FRAMINGHAM, Mass. — After racking up the biggest year-over-year profit increase in the firm’s 33-year history, The TJX Cos. Inc. hopes to extend the winning streak with a new off-price retail concept set to debut in spring 2011.

This story first appeared in the June 3, 2010 issue of WWD. Subscribe Today.

At its annual meeting at its headquarters here Wednesday, TJX, the largest off-price retailer in the U.S. with $20.29 billion in 2009 sales, declined to divulge details about the project until the third quarter but indicated the new business will stay within its core categories — principally apparel, accessories and home merchandise — and has the potential for 100 stores.

Even with recent expansion, TJX has a number of voids in the merchandise matrix it could seek to fill. With TJ Maxx and Marshalls of Marmaxx falling at or below bridge-contemporary price points and AJ Wright focused on moderate, TJX could explore designer and better apparel or launch a stand-alone venture dedicated to a single category, as the firm did in 1992 with HomeGoods and more recently with Shoe Megashop by Marshalls. Jewelry and accessories, which account for 13 percent of sales, provide potential, as does children’s wear, which performed well in 2009. Apparel and footwear accounted for 61 percent of revenues last year.

Despite a stellar year, TJX’s ambitions are to push further, faster. The retailer sees itself as a global player with the potential to grow net sales to twice the current levels.

“I continue to believe TJX can be a $30 billion and then a $40 billion retailer,” said president and chief executive officer Carol Meyrowitz during the annual meeting.

She did not give a time frame, but said the company can grow from 2,743 to 4,200 doors over time without new brands or entering new countries. In her letter to shareholders, Meyrowitz wrote: “We have seen positive business trends accelerate during the recession, underscoring our belief that there has been a fundamental shift in the consumer psyche toward value.”

In the first quarter, profits rose 58.4 percent to $331.4 million while sales rose 15.2 percent to $5.02 billion and gained 9 percent on a comparable-store basis.

“We’re off to a fantastic start,” said Meyrowitz, noting customer traffic increased across all divisions.

Last year, TJX boosted its bottom line 37.8 percent, to $1.21 billion, as sales expanded 6.8 percent to $20.29 billion and, matching the performance of the nation’s second-largest off-pricer, Ross Stores Inc., comps advanced 6 percent.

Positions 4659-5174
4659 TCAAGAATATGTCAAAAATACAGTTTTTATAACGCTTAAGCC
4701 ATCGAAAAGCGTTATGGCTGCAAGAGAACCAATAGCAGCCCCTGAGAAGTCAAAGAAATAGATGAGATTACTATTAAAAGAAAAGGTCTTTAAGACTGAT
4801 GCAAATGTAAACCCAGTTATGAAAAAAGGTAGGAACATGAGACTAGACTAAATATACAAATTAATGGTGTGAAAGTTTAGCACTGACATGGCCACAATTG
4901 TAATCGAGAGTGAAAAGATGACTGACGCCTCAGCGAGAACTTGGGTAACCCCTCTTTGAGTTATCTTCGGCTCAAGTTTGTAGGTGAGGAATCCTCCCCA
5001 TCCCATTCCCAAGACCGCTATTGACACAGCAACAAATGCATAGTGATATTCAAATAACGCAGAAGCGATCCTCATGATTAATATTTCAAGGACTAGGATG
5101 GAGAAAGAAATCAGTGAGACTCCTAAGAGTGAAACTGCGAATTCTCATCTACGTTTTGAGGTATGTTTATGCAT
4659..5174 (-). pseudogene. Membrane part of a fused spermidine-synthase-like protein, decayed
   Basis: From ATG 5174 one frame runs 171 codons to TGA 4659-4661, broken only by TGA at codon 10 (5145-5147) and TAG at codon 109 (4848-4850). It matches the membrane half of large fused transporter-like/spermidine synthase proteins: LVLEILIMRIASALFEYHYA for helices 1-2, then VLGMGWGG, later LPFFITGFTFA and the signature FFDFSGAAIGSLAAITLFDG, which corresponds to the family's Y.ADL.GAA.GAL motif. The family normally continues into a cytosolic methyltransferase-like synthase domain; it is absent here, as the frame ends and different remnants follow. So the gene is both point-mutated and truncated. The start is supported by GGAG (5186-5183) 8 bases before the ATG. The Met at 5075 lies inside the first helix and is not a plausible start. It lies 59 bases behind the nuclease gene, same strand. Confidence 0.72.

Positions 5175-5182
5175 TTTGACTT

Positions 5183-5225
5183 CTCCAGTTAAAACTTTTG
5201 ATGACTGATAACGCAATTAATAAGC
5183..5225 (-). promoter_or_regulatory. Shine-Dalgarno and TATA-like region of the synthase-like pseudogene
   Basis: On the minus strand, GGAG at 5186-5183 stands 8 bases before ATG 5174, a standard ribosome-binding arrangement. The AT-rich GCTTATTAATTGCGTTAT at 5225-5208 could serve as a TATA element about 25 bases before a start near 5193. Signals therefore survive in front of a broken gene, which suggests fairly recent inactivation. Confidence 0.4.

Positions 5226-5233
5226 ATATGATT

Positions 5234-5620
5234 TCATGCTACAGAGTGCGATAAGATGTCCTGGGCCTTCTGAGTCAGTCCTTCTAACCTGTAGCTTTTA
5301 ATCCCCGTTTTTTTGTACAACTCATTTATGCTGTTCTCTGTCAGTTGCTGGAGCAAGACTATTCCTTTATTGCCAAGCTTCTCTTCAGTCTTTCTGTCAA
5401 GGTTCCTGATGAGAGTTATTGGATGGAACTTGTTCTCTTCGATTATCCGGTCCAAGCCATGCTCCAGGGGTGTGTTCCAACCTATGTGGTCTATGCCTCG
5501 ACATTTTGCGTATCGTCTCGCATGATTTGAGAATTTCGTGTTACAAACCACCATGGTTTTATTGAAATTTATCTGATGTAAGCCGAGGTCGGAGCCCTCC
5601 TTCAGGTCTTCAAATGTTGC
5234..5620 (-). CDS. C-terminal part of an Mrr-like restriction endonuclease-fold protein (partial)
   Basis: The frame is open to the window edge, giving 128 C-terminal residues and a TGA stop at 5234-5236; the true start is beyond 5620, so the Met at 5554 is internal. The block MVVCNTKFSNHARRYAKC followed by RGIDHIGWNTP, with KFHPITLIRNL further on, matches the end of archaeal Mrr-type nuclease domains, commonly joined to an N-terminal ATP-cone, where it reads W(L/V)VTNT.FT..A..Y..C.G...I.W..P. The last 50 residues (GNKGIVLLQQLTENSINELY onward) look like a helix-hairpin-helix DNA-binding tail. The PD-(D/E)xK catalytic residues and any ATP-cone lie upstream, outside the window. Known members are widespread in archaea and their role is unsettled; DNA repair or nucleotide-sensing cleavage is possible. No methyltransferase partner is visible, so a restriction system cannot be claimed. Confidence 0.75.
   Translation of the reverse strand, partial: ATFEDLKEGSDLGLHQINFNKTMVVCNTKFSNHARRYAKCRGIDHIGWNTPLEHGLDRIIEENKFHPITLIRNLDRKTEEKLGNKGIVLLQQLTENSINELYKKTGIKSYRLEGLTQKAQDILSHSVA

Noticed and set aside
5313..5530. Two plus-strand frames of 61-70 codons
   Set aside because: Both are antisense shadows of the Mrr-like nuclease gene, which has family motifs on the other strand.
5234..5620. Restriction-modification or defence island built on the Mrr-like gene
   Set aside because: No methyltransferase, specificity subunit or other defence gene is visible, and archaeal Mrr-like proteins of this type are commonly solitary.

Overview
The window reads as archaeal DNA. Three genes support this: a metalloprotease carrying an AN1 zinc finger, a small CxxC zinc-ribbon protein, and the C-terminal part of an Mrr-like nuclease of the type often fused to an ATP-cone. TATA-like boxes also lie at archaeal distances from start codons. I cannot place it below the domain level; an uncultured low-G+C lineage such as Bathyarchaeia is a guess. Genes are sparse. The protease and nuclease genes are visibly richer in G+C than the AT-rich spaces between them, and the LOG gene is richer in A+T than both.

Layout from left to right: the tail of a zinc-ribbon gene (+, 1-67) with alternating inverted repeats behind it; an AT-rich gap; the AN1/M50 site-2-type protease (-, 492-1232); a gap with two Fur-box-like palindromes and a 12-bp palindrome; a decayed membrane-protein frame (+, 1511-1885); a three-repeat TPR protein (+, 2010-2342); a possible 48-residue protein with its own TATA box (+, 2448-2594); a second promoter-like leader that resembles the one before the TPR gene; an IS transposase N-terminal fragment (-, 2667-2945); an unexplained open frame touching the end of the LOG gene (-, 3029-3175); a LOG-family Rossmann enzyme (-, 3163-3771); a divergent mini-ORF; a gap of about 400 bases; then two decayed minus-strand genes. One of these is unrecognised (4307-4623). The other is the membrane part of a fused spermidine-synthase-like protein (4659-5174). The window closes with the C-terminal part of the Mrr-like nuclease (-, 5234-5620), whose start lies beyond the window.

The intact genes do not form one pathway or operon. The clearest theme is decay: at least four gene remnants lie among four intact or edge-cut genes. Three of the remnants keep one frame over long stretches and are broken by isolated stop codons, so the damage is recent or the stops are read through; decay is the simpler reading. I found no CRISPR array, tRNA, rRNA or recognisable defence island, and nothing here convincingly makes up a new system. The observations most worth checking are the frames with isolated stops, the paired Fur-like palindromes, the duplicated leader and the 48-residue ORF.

This year, TJX will invest most of its $750 million capital budget in Marmaxx and TJX Europe. The $13.3 billion Marmaxx division, which encompasses 1,703 TJ Maxx and Marshalls stores, will net 53 additional stores. Last year, Marmaxx produced a $1.59 billion operating profit on a 7 percent sales hike. Marmaxx has expanded profits each of the last three years, thanks to tighter inventory control, fewer markdowns and more ample markups. Juniors, dresses, footwear and children’s apparel outperformed. The company expects to have 700 stores renovated in a new prototype by fall, but declined to specify design changes.

TJX will also push forward in Europe, opening 54 stores across the U.K. (where it is the seventh-largest fashion retailer), Germany and Poland, which it entered in 2009 with four stores. Though the German market is notoriously difficult — Wal-Mart Stores Inc. pulled out after nearly a decade of losses — TJX anticipates its three-year-old operation will be profitable this year and can grow to 250 to 300 stores.

Once a weak link, the moderate-priced AJ Wright division turned in its best year, expanding profits more than fourfold to $12.6 million. However, TJX will open only eight Wright stores this year, for a total of 158, as it focuses on larger, more profitable divisions.

“We will pick up the pace next year,” said Meyrowitz, reaffirming AJ Wright has the potential to be a 500-store nameplate.

In its history, TJX has reported a comp decline only once.

After dumping $150 million worth of selling and administrative costs in 2009, the company plans to skim off another $50 million to $75 million this year. It will also repurchase roughly $1 billion worth of shares and boost the dividend by 25 percent.

Now in her fourth year as the firm’s ceo, Meyrowitz appeared in no way averse to risk in her comments to shareholders.

“Testing new ideas is part of our DNA,” she said.

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